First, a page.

EU rejects Belarus vote result as Lukashenko orders clampdown
MINSK: The European Union on Wednesday rejected the result of Belarus’s disputed presidential election as strongman leader Alexander Lukashenko ordered his security forces to prevent any further unrest.
Following an emergency video conference on the elections, European Council chief Charles Michel said the EU would soon levy sanctions against a “substantial number” of people responsible for vote rigging and the violent suppression of protests in the ex-Soviet country.
Protesters have flooded the streets of Belarusian cities in the wake of the August 9 election, waving the red-and-white flags of the opposition and calling on Lukashenko to step down after he claimed a sixth term with some 80 percent of the ballot.
German Chancellor Angela Merkel told reporters that the EU rejects the results of the vote, which was “neither free nor fair”.ARTICLE CONTINUES AFTER AD
Svetlana Tikhanovskaya, a 37-year-old political novice who fled to neighbouring Lithuania after claiming victory in the vote, earlier on Wednesday urged EU leaders not to recognise the “fraudulent” ballot.
“Lukashenko has lost all legitimacy in the eyes of our nation and the world,” she said in the video appeal.
Western leaders including French President Emmanuel Macron and Merkel this week called on Lukashenko’s close ally Russia to foster talks between authorities and the opposition.
The Kremlin on Wednesday described foreign interference in Belarus as “unacceptable” and Foreign Minister Sergei Lavrov condemned what he said were attempts from abroad to take advantage of unrest in Belarus.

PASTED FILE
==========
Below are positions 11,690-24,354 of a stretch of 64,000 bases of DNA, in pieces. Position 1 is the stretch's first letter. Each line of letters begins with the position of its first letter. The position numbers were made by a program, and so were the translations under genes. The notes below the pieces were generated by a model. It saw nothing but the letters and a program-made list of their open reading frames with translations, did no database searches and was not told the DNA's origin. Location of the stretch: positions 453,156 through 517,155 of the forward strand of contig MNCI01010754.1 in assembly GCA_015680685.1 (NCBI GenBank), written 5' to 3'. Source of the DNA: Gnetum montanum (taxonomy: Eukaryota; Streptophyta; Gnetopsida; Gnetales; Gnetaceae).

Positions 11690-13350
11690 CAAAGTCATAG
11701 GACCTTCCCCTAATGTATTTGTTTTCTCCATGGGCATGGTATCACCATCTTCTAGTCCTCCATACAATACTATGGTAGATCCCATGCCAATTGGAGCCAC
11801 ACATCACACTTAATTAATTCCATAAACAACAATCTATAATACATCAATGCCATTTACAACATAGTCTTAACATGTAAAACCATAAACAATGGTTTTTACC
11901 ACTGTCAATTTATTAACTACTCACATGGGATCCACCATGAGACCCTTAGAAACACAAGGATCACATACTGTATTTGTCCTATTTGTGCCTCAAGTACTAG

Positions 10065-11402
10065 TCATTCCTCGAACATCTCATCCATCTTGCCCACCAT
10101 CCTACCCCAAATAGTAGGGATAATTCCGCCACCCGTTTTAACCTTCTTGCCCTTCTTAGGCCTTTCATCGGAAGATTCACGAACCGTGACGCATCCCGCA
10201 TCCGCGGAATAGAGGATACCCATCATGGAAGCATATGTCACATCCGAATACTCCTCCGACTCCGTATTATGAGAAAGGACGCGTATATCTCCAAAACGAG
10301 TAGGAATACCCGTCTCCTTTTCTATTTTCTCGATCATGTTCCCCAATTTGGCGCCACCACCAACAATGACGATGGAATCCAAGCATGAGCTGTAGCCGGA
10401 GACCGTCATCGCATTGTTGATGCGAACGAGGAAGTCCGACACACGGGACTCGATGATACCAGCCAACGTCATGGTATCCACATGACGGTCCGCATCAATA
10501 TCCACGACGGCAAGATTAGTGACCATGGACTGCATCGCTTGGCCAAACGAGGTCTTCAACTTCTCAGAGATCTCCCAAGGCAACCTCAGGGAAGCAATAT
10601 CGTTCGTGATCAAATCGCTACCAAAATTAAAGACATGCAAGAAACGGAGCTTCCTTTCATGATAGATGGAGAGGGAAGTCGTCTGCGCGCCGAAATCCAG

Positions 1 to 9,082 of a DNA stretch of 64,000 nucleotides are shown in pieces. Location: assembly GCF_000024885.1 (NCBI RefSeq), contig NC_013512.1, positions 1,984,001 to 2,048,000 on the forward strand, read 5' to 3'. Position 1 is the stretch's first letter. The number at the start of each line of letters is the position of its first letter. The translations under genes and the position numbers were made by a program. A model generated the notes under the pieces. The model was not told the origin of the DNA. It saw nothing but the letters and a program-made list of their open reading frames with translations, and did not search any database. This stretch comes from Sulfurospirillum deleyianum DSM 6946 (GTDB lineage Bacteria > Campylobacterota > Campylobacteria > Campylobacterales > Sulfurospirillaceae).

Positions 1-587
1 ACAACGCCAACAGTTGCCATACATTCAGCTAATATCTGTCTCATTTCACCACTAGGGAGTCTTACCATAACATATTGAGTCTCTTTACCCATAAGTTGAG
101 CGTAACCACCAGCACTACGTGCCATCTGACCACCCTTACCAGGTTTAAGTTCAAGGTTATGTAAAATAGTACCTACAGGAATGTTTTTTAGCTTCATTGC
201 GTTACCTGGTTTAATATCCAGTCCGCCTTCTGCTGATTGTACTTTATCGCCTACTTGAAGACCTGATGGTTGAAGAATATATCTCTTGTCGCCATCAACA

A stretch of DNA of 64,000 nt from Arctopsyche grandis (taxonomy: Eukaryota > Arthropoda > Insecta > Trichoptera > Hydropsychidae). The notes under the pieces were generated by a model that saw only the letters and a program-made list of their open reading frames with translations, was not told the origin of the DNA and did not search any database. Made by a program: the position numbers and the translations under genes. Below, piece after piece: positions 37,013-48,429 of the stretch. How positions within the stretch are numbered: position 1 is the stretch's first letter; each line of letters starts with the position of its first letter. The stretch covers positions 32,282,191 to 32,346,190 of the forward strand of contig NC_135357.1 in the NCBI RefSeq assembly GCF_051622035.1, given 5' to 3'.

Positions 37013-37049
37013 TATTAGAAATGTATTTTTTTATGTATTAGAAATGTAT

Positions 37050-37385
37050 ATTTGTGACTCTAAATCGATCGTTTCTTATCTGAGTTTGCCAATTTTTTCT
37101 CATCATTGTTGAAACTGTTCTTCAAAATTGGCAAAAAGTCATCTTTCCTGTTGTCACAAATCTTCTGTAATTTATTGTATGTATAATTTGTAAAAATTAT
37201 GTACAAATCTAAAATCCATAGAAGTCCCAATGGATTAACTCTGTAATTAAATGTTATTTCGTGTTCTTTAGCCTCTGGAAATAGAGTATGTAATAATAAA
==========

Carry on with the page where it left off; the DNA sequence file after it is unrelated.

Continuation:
“No one is making a secret of the fact that this is about geopolitics, the fight for the post-Soviet space,” he said in a televised interview.
Yet Minsk’s ties with Moscow have cooled in recent years after Lukashenko resisted Russian President Vladimir Putin’s efforts to integrate the two countries. Ahead of the vote, he accused the Kremlin of dispatching mercenaries to Minsk to stir unrest with the opposition.
Europe’s longest-serving leader, Lukashenko has resisted calls to resign or hold new elections and has accused the opposition of attempts to “seize power”.
During a meeting of his security council on Wednesday, Lukashenko ordered his government to prevent further unrest and shore up protections along the ex-Soviet country’s border.
“There should be no more riots in Minsk. People are tired; people demand peace and quiet,” Lukashenko told officials.
He said the protective measures on the border were necessary to stop “militants, weapons, ammunition and money from other countries from entering Belarus to finance the riots.”